My First Gravel Enduro Race

It’s kinda handy that I developed an interest in gravel racing right before Red Hook Crit announced there would be no races in 2019. It’s meant I’ve been able to properly explore a new discipline and thoroughly get to know the Specialized Diverge that I’ve been riding this season.

After bikepackingA Californian Bikepacking Epic in Big Sur and riding Nova Eroica in California I headed to Tuscany for a multi-day event called Tuscany Trail. Then it was back to England for a short while before travelling to Wales for Gritfest, a two-day gravel event with an Enduro format.



In Enduro races, generally you’re timed only on special segments but have as much time as you need to make your way between them, the winner being the person with the quickest combined time across all stages. It’s a perfect way to inject some competition into a day out with friends, in fact it’s not that far removed to trying to beat your mates up significant climbs – you just get official times at the end of the event. I really like the format because it allows you to enjoy the scenery and ride with slower/faster partners or pals for the majority of the day, but it’s still a race. And I love to race!

I’ve not ridden much in Wales, aside from visits to several of my favourite mountain bike parks such as Bike Park Wales and Black Mountains Centre (and that one trip up to Red Bull Fox Hunt) so I was keen to see more of the country. It’s strange that I live relatively close (at least to some of it) yet I know little about the place. I know of Snowdon and I’ve heard great things about Pembrokeshire but that’s it. That has to change!

The event took place near Llandovery so I really enjoyed part of the journey as it took me through and around the Brecon Beacons. The road wound it’s way past castles and enticing looking hills, the market towns looking so appealing in the sunshine  As people gathered outside pubs and walked along rivers I was so tempted to stop the car and break up the journey but I forced myself to continue as I’d left Devon five hours earlier and needed to get to the campsite (note to self: avoid the M5 on a Friday in summer).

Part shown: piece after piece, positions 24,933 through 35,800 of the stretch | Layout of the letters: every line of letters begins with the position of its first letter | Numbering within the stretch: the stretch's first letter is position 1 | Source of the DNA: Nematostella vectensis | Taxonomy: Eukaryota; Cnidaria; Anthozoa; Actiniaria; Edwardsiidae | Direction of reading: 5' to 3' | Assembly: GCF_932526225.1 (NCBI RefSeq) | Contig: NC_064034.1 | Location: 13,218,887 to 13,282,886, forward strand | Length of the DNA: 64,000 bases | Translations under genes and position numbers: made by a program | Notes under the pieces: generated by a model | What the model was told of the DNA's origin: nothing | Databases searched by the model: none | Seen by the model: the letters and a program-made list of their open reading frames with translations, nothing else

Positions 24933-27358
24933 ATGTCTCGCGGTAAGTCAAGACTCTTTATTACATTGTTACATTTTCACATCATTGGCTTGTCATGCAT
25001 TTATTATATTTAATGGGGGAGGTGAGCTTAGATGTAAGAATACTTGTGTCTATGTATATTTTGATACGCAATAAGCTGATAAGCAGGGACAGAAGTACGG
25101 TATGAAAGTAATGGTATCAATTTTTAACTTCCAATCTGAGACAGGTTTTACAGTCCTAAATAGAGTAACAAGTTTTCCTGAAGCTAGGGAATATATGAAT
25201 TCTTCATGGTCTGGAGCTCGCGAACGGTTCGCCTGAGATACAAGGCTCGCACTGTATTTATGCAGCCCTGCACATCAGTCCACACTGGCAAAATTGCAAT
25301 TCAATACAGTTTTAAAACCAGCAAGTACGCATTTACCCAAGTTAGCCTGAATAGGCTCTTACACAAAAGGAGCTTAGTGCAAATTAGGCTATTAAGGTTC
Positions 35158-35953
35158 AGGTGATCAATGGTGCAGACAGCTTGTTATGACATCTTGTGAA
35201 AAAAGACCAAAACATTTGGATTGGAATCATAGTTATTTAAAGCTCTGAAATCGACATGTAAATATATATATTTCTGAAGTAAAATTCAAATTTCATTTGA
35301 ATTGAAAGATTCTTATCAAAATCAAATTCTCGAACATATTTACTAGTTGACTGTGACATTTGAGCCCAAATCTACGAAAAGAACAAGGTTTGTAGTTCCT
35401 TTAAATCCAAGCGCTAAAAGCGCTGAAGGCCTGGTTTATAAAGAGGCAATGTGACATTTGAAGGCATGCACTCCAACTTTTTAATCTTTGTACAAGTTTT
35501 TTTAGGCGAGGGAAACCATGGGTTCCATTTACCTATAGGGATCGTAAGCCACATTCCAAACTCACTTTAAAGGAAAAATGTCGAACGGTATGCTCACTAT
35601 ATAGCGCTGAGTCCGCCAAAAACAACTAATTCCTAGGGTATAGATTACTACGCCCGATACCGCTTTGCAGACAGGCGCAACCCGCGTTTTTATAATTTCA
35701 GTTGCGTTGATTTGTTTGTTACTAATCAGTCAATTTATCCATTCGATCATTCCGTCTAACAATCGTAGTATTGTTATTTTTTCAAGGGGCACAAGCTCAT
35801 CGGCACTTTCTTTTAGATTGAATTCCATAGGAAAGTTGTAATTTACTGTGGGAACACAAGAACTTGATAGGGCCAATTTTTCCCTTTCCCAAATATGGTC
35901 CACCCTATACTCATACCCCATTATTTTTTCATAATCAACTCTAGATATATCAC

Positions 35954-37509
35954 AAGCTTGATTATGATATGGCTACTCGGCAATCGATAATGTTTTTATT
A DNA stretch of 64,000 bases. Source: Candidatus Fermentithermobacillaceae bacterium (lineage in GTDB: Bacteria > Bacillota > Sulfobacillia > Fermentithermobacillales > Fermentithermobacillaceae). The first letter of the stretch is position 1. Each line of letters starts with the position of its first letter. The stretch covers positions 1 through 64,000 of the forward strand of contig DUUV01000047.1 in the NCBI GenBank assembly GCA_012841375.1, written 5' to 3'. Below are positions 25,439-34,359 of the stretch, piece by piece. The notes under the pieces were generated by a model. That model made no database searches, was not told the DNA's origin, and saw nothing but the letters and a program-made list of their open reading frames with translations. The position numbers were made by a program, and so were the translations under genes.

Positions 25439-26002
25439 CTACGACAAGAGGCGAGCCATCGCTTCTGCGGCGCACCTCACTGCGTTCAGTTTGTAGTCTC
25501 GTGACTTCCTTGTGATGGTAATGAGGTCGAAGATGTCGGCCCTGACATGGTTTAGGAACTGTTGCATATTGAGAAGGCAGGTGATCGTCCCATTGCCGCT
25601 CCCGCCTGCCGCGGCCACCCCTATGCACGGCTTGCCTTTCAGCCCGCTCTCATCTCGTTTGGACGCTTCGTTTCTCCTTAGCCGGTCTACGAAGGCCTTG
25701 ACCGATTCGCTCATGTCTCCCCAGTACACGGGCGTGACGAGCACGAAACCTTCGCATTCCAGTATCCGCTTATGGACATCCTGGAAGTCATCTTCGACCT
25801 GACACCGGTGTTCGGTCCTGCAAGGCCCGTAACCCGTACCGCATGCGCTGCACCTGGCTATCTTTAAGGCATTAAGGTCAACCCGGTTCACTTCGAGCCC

When I arrived at Gritfest HQ I was very happy, and not just because I’d bought a punnet of raspberries and some Welsh Cakes on the way. Nestled in a beautiful little valley, the campsite was in full sun and I was able to see the hills (big ones!) we’d be riding up the next day. I had no idea what I’d see once I was up there but I couldn’t wait to find out.


Camping really adds to an event like this – I enjoy being outside the entire time, sitting quietly with a pot on the stove and relaxing on my new camp chair in the evening sun. I find it really soothing and calming, which is just what you need before a race. So though an air mattress and a sleeping bag isn’t always as comfortable as a bed, camping makes up for it in other ways.

I won’t go on much more about the weekend as I cover what happens on race day in my video. Suffice to say, the area is absolutely incredible for gravel riding, maybe one of the best spots in the UK (along with the other best spots I’ve already named – the Peak District and the New Forest. There’s a real abundance of gravel roads that slice right through some vast, wild expanses of moorland, some forest tracks, steeps climbs and descents, reservoirs, rivers… you name it. Obviously we caught it at its absolute finest – I heard from one regular he’d not actually seen the full extent of the landscape on his previous ten visits as it was never usually entirely clear up there.

Please enjoy watching this as much as I enjoyed making it!



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